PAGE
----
All's Well That Ends Well (Penguin Shakespeare) Mass Market Paperback – 7 Apr 2005
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All's Well That Ends Well has generally been considered one of Shakespeare's most difficult and unpopular plays. Labelled a "Problem Comedy", editors believe that the play was written between 1604 and 1605, and exhibits a darkening of Shakespeare's interest in comedy. The play deals with the complicated relationship between Helena, the daughter of a famous physician, and Bertram, the arrogant son of the Countess of Roussillon. Helena is secretly in love with Bertram, and when she miraculously cures the ailing King, she asks for Bertram's hand in marriage, to which the grateful sovereign happily agrees. Bertram bitterly opposes marriage to Helena, who he regards as a social inferior. After reluctantly agreeing to the marriage, Bertram flees to the wars in Italy with his companion Parolles.
What ensues is Helena's increasingly desperate and complex attempts to retrieve her errant husband, which involves various machinations and a piece of mistaken identity and an infamous "bed-trick" which has never fully convinced audiences or critics. More recently critics have been kinder to the play, seeing its cynical disillusionment with romance as reflecting contemporary social and political anxieties about warfare and commerce, and feminist critics have been keen to celebrate Helena as a particularly complex heroine. The play is also fascinated by language, encapsulated in the character of Parolles (or "words"), and his memorable line for which the play is chiefly remembered: "Simply the thing I am / Shall make me live". --Jerry Brotton --This text refers to the Paperback edition.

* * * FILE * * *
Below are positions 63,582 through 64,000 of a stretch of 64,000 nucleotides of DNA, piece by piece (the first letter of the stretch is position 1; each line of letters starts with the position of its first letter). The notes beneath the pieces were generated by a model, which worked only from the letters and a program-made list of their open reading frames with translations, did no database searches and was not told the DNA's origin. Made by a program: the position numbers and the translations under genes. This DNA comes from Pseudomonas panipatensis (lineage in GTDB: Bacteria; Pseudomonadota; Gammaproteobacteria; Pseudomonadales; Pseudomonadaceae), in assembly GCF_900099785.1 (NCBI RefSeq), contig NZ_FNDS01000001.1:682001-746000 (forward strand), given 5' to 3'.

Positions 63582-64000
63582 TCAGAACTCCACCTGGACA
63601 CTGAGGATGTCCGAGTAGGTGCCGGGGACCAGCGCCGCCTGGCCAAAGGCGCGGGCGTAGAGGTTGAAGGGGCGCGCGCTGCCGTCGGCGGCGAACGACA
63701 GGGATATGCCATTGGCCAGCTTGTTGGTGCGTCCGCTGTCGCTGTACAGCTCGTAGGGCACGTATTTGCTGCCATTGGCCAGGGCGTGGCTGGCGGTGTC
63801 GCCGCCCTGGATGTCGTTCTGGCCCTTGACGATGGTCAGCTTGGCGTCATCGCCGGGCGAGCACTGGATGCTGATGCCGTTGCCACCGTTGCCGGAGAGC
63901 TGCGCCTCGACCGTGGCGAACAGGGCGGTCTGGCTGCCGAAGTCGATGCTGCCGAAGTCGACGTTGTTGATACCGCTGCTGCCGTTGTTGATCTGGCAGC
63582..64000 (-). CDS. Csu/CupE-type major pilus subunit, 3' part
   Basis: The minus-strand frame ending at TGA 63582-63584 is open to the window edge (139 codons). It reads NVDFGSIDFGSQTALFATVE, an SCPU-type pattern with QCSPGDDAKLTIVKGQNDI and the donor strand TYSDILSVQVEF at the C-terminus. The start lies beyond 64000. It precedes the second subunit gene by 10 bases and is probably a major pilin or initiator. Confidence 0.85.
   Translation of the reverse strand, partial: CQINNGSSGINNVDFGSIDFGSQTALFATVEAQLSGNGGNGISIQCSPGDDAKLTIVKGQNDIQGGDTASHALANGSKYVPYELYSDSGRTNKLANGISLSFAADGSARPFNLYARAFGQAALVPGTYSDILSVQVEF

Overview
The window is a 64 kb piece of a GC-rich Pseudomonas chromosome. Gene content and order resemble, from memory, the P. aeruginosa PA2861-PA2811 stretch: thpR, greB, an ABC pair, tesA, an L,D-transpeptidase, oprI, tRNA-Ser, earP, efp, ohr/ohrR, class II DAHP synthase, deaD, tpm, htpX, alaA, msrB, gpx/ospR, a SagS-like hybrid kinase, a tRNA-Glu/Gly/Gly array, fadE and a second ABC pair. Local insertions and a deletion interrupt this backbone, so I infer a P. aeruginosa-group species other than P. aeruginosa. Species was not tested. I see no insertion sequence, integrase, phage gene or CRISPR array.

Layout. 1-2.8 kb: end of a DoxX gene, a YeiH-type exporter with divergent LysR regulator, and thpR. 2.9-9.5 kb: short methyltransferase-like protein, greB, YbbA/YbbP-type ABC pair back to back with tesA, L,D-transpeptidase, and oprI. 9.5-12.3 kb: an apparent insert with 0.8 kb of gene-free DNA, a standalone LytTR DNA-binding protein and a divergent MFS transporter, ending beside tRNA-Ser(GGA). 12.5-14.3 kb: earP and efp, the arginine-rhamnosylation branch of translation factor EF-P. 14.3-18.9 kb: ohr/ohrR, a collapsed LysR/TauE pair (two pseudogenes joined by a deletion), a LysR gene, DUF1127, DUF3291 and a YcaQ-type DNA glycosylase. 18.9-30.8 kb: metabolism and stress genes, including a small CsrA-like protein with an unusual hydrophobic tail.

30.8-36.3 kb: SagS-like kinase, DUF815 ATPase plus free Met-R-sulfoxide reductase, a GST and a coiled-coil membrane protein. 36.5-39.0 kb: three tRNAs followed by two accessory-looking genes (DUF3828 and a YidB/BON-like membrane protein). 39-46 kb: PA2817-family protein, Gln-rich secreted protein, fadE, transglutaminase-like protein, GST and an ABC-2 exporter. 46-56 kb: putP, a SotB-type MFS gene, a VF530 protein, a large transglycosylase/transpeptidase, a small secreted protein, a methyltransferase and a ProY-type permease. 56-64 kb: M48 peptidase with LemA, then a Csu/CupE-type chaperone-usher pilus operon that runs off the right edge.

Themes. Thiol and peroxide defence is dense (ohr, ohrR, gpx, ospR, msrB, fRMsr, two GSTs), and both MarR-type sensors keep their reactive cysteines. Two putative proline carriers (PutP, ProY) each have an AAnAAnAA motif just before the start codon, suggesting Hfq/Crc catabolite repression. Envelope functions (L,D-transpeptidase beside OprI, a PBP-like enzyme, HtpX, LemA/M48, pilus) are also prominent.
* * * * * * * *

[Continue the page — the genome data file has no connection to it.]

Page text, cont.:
"A remarkable edition, one that makes Shakespeare's extraordinary accomplishment more vivid than ever."--James Shapiro, professor, Columbia University, bestselling author of "A Year in the Life of Shakespeare: 1599" "A feast of literary and historical information.""--The Wall Street Journal"See all Product description
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Pretty rare. Have never been to Stratford up north. Would like to go this spring.
That is not to say that every play has in it what we value most in his greatest works. Certainly, "All's Well That Ends Well" is not one of his greatest works. However, that is like noting that 2004 was not a good year for Tiger Woods and he still placed fourth on the money list and is still ranked number two in the world. Even lesser Shakespeare is ahead of nearly everyone else, especially when one factors in the insight gained by experiencing his entire body of work.
What we are after in reviews like this is less about the play than the edition itself. I am a huge fan of the Arden editions because of the helpful insights their scholarship provides into the plays. We do not have to wade through unnecessary essays on politically correct interpretations of the plays. In this edition, we get an introductory essay that deals with issues of text, date, interpretation, and performance. Since this is one of the least performed of Shakespeare's plays, this is necessarily brief.
What is this play about? The title is a motto of young commoner named Helena. She is the orphan of a doctor and taken in by the Countess of Rossillion. Helena is captivated by the Countess's son, Bertram who has no interest in her. The play is about her unrelenting path to have him as her husband. It is an interesting play with some glorious lines. But if you are only going to read a half dozen of Shakespeare's plays, you need not bother with this one. However, I think you should take time to read all of them.
So, this is a fine and recommended edition of one of Shakespeare's lesser plays, but that is still greater than nearly everything else and so should be read by all.
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